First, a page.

Brexit and the German constitutional case have put a spanner in the works of the UPC but law firms in Paris are still gearing up for international patent cases. The recent merger of top outfit Véron with Hoyng ROKH Monegier shows how the world is changing for France’s traditional IP boutiques. A change in the law allowing mixed firms is set to bring further upheaval.
6 April 2018 by Christina Schulze
Véron & Associés is a prestigous name in Paris. For a long time, the firm and its patriarch Pierre Véron were considered the go-to authority in France for patent proceedings. But soon, Véron will become merely a constituent part of Hoyng ROKH Monegier after the firms merge in June.
The market has been speculating about this move for years. Especially as the ties between the doyens of French patent law, Pierre Véron and Denis Monégier du Sorbier, go back decades. Now their futures are entwined. The new outfit will be a powerhouse in France, and in Europe as a whole the firm is an increasing threat to the large practices of Allen & Overy, Bird & Bird and Hogan Lovells. With Paris set to become the seat of the UPC’s central division, the merger is a sensational coup at both a national and European level.
For Véron, the period leading up to the merger was a turbulent one. Pierre Véron had largely retired from the partnership. The younger partners had begun to consider the boutique’s future – in particular, its national setup with regard to the UPC. Then in late 2016 came a blow. Véron’s protégé, the renowned Thomas Bouvet, and his team jumped ship to Jones Day, whose patents practice was bolstered with two partners, a counsel and seven associates, making it one of the largest teams in the market. The existing Jones Day team around Emmanuel Baud advises more broadly on IP and is less focused on patents than Bouvet’s team. The UPC was a decisive reason for the move. In the new system, many believe internationally integrated firms will have an advantage over national boutiques.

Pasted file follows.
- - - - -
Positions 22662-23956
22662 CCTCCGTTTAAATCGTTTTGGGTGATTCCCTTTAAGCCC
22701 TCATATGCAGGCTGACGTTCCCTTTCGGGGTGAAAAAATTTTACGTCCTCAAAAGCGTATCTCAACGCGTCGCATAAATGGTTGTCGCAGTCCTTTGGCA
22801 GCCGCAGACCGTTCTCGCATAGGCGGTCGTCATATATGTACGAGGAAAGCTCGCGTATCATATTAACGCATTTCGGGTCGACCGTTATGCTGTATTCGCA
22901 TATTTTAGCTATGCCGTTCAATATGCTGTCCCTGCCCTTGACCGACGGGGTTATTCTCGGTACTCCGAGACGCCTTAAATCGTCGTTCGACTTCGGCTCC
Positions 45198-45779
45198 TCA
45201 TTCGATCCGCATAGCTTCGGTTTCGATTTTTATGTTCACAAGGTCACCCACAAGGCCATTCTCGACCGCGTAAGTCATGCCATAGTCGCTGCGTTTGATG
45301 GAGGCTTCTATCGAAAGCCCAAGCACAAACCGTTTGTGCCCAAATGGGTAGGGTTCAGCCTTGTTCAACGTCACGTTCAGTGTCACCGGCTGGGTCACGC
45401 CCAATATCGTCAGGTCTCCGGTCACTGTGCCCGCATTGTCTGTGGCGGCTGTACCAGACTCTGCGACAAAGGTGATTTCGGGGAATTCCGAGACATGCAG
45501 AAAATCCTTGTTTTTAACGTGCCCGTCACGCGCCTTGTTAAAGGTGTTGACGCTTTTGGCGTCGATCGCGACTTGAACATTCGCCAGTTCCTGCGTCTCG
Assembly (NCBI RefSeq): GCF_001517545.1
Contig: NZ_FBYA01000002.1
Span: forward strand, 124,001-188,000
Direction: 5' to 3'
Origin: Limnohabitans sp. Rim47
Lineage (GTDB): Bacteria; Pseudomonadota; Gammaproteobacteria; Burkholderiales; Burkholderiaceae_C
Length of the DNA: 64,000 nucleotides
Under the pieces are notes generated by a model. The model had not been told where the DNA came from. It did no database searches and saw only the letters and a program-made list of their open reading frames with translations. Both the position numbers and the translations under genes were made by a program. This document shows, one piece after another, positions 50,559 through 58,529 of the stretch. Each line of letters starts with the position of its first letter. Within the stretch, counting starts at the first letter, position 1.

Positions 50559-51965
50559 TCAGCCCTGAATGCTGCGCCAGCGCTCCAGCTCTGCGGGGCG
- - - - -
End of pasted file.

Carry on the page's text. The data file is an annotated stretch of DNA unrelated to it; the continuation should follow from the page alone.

Following Bouvet’s departure, some outsiders considered the boutique Véron to be too small and too nationally focused to maintain its usual high standard in the truly international patent cases. The remaining team consists of three partners, Sabine Agé, Amandine Métier and Florence Jacquand, two counsel and four associates. Véron has long-established ties to numerous boutiques in other jurisdictions. Thanks to the merger, Hoyng ROKH Monegier has now gained better access to patents work in Paris, while Véron is now part of an international team.
The Dutch-French-Belgian firm Hoyng Monegier took this step once before in late 2015 when it merged with the German IP firm Reimann Osterrieth Köhler Haft. With over 100 lawyers and offices in Belgium, Germany, France, the Netherlands and Spain, the new outfit became the dominant independent firm in Europe for IP advice. And with its offices in Amsterdam, Düsseldorf, Mannheim, Munich and Paris, the firm boasts a presence in five key UPC locations.
In Paris, however, some viewed Hoyng ROKH Monegier’s team – comprising partners Denis Monégier du Sorbier, Benoît Strowel and Sophie Micallef – as too thin compared with its teams in Germany and the Netherlands. The merger with Véron was thus a strategic step to raise clout for all concerned. The only thing missing from the firm’s constellation is an office in London.